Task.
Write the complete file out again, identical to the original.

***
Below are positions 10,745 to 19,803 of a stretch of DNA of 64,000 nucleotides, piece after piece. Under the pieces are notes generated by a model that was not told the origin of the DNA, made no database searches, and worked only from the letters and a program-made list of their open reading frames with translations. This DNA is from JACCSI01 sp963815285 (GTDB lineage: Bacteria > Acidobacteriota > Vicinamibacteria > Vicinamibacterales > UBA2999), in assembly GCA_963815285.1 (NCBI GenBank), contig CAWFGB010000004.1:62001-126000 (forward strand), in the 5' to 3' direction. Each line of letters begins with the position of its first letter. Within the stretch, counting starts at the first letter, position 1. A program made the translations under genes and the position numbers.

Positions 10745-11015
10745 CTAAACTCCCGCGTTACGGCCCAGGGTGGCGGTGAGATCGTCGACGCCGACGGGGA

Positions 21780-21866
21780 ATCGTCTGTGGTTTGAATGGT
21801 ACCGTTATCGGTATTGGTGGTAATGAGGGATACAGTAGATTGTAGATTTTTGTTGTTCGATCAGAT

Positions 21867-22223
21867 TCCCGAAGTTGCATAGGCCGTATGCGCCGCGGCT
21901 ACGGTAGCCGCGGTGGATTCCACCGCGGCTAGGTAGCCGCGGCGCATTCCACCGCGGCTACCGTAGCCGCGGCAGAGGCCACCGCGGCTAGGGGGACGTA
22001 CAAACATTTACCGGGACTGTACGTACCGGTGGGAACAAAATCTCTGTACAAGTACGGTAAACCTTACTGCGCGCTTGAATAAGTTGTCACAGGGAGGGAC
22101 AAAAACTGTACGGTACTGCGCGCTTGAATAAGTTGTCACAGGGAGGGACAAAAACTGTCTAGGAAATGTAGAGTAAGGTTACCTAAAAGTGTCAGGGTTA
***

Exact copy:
Below are positions 10,745 to 19,803 of a stretch of DNA of 64,000 nucleotides, piece after piece. Under the pieces are notes generated by a model that was not told the origin of the DNA, made no database searches, and worked only from the letters and a program-made list of their open reading frames with translations. This DNA is from JACCSI01 sp963815285 (GTDB lineage: Bacteria > Acidobacteriota > Vicinamibacteria > Vicinamibacterales > UBA2999), in assembly GCA_963815285.1 (NCBI GenBank), contig CAWFGB010000004.1:62001-126000 (forward strand), in the 5' to 3' direction. Each line of letters begins with the position of its first letter. Within the stretch, counting starts at the first letter, position 1. A program made the translations under genes and the position numbers.

Positions 10745-11015
10745 CTAAACTCCCGCGTTACGGCCCAGGGTGGCGGTGAGATCGTCGACGCCGACGGGGA

Positions 21780-21866
21780 ATCGTCTGTGGTTTGAATGGT
21801 ACCGTTATCGGTATTGGTGGTAATGAGGGATACAGTAGATTGTAGATTTTTGTTGTTCGATCAGAT

Positions 21867-22223
21867 TCCCGAAGTTGCATAGGCCGTATGCGCCGCGGCT
21901 ACGGTAGCCGCGGTGGATTCCACCGCGGCTAGGTAGCCGCGGCGCATTCCACCGCGGCTACCGTAGCCGCGGCAGAGGCCACCGCGGCTAGGGGGACGTA
22001 CAAACATTTACCGGGACTGTACGTACCGGTGGGAACAAAATCTCTGTACAAGTACGGTAAACCTTACTGCGCGCTTGAATAAGTTGTCACAGGGAGGGAC
22101 AAAAACTGTACGGTACTGCGCGCTTGAATAAGTTGTCACAGGGAGGGACAAAAACTGTCTAGGAAATGTAGAGTAAGGTTACCTAAAAGTGTCAGGGTTA